Mike Roeth, executive director of the North American Council for Freight Efficiency (NACFE), details advances in technology that can result in lower carbon emissions, improved fuel economy and reduced costs for truckers.
To get to zero emissions by commercial trucks “will be the big step-change,” Roeth says. Electric trucks and green hydrogen are the “Holy Grail” for carriers striving to transition completely away from carbon-intensive operations. But there are plenty of opportunities for making progress in the near term.
Improvements to diesel-powered trucks can improve tractor-trailer fuel efficiency by up to 40%, Roeth says. Interest in that technology has grown with higher fuel prices, as well as new regulations in the U.S. and Canada on limiting greenhouse gas emissions, and requirements for producing cleaner trucks. The solution will require improvements in many areas, including engine design, tires, aerodynamics and idle reduction.
Electrically powered trucks are better for drivers as well, especially at a time when labor is in critically short supply. “Drivers love them,” says Roeth. “They’re smooth, quiet and easy and fun to drive. Drivers feel less tired at the end of the day.”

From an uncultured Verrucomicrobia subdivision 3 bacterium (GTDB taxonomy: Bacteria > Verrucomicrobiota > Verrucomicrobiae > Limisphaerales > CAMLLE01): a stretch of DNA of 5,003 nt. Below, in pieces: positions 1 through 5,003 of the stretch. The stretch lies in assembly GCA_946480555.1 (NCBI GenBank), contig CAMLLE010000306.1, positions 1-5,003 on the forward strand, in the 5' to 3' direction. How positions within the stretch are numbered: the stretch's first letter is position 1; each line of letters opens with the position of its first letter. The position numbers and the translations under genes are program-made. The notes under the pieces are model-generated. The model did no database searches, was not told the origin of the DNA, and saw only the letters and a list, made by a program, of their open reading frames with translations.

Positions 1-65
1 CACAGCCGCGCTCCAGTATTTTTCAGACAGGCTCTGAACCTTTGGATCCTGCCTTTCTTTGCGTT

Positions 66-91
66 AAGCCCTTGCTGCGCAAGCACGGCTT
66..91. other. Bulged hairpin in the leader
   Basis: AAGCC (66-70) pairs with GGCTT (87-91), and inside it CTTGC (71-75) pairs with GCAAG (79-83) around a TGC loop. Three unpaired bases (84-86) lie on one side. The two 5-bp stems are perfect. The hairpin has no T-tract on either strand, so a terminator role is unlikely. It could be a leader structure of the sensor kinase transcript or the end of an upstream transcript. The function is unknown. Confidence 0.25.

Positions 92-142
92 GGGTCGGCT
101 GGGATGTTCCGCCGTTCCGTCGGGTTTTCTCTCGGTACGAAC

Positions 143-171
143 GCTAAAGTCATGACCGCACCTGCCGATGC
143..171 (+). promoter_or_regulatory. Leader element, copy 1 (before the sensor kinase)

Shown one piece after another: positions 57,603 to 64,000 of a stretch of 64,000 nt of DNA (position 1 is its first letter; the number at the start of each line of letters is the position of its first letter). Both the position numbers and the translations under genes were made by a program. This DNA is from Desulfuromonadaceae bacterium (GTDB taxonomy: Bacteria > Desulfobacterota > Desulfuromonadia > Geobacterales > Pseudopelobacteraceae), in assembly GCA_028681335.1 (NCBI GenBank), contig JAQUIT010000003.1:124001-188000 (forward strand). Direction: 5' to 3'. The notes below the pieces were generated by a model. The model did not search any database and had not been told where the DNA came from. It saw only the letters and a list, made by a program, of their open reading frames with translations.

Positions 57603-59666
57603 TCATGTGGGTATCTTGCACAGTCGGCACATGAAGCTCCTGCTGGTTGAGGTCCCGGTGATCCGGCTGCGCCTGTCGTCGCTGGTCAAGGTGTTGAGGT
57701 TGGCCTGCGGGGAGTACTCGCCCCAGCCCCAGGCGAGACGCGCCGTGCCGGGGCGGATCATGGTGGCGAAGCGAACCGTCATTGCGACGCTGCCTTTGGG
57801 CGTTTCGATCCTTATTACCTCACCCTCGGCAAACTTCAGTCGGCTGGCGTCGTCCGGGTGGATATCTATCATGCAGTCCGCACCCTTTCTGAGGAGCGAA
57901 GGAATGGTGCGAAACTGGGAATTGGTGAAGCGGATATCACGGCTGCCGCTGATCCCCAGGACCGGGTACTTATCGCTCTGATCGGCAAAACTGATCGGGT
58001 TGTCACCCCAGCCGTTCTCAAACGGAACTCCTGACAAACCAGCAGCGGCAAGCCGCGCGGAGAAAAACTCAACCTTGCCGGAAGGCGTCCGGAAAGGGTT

Widespread electrification of the biggest rigs — those engaged in long-haul transit — will take longer to realize. In the meantime, the technology can be applied to trucks that serve smaller areas and local destinations, and can return to home base at day’s end for charging. “A 200-mile heavy-duty electric tractor is something you can order today,” Roeth says. “Three hundred miles is the very next horizon, but to get to 400 or 500 miles could be a challenge.”
Lack of adequate charging stations is the biggest obstacle to making progress toward electric big rigs today, but the solution can take several forms, depending on length of haul and areas served, Roeth says.
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